One of my landlords from The Drum rang me last week, after he had spoken to a friend of his. They were discussing the Bo’ness property market and both could not make their mind up if it was time to either sell or buy property. If you read the newspapers and the landlord forums on the internet, there is a good slice of doom and gloom, especially with Brexit, the general uncertainty in the world economic situation, changes in the taxation towards landlords, the increasing legislation affecting the sector etc.
I would admit, there are certain landlords in Bo’ness who have over exposed themselves in the last few years with high percentage loan to value mortgages. Those mortgages, with their current (yet artificially) low interest rates, will start to suffer, as their modest monthly positive cash flow/profit (ie income (rent) less costs (mortgage, fees, tax)) will become negative when the tax and mortgage rates rise.
It appears to me these landlords seem to have treated the Bo’ness Buy to Let market as a sure bet and have not approached this as a business and, as a result, they will suffer as they thought "Buy a house - rent it out so it covers the mortgage and make a few quid on top". These are the people who will be thinking twice. I see opportunity everywhere and won't be stopping, I am here to stay. It’s going to be an exciting year.
Gone are the days when you could buy any old house in Bo’ness and it would make money. Yes, in the past, anything in Bo’ness that had four walls and a roof would make you money because since WW2, property prices doubled every seven years years… it was like printing money – but not anymore.
True, since September 1998, the average price paid for a Bo’ness terraced house has risen from £32,646 to today’s current average of £114,759 in the town, an impressive rise of 251.5% and semi-detached houses have risen in the same time frame, from £40,260 to £146,145, an even better rise of 268.0%.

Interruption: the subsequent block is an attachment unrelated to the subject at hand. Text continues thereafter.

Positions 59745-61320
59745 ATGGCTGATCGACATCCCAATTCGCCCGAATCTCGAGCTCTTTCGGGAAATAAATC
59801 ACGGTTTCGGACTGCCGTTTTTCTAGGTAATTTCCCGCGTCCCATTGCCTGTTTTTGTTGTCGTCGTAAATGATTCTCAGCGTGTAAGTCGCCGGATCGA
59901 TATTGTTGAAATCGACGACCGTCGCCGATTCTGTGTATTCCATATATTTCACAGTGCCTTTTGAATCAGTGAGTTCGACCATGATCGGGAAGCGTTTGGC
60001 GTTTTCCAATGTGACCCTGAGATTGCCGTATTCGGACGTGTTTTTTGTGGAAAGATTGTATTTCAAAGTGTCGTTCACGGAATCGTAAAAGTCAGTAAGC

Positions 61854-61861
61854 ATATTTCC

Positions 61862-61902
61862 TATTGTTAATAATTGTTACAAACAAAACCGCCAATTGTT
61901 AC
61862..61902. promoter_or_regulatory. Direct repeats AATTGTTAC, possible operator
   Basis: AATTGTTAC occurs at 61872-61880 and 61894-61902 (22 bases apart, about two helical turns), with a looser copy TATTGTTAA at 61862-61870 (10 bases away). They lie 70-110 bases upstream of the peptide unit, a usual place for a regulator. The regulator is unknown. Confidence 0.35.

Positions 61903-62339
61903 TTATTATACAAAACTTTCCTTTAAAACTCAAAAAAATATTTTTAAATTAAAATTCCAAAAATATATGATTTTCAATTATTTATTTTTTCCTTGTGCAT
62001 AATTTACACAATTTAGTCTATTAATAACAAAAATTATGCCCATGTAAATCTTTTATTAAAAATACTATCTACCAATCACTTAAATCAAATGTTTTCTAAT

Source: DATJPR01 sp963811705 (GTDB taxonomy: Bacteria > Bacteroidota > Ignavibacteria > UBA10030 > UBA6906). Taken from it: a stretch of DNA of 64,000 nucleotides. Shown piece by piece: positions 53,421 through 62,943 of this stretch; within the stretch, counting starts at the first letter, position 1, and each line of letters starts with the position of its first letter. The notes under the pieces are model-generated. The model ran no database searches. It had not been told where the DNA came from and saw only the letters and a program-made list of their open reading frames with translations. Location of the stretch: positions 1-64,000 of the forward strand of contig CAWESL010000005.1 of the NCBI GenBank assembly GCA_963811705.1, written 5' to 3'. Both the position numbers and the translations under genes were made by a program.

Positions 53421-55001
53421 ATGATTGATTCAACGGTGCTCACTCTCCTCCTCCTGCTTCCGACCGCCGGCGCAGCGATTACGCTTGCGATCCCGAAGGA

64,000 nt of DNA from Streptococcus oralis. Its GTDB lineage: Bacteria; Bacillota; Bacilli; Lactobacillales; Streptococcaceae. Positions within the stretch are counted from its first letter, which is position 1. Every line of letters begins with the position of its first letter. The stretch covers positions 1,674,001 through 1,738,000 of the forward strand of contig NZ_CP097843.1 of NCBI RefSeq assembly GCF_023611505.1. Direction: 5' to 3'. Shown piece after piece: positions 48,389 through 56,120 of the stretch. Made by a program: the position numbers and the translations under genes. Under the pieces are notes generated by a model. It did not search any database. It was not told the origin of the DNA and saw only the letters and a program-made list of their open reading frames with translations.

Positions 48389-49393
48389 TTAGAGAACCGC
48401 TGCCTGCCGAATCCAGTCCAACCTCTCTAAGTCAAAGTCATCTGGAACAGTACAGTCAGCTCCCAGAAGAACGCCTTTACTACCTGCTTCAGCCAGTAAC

However, look back to 2008, and in that year, the average terraced house was selling for £92,685 meaning our Bo’ness landlord would have seen a 23.4% rise and the semi-detached house owner would have seen an increase of 32.3% as they were selling for on average £110,505 .... not bad until you consider inflation.
Since 2008, inflation, ie the cost of living, has increased by 32%. That means to retain its value, a Bo’ness semi-detached house bought for £110,505 in 2008 would need to be worth £145,867 today to counter the impact of inflation. Therefore, our average semi-detached house landlord has only seen a marginal increase of 0.3% (ie 32.3% less 32% inflation) over these 10 years ie 0.03% per annum.
The reality is that in the period since around 2008 we haven’t seen anything like the average capital growth in property we have seen in the past largely as a result of the ongoing effects of the economic crash in 2008 and it’s not predicted to grow at the rates it has previously done either. So it is high time anyone considering investing in property stopped believing the hype and did some serious research using independent investment expertise. You can still make money by buying the right Bo’ness property at the right price and finding the right tenant. However, remember, investing in Bo’ness property is not only about capital growth, but also about the yield (the return from the rent). It’s also about having a balanced property portfolio that will match what you want from your investment – and what is a ‘balanced property portfolio’?
If you would like to talk to me about your balanced property portfolio, please call me on 01506 828096, email me at firstname.lastname@example.org or pop into the office for a chat – the coffee is always on.
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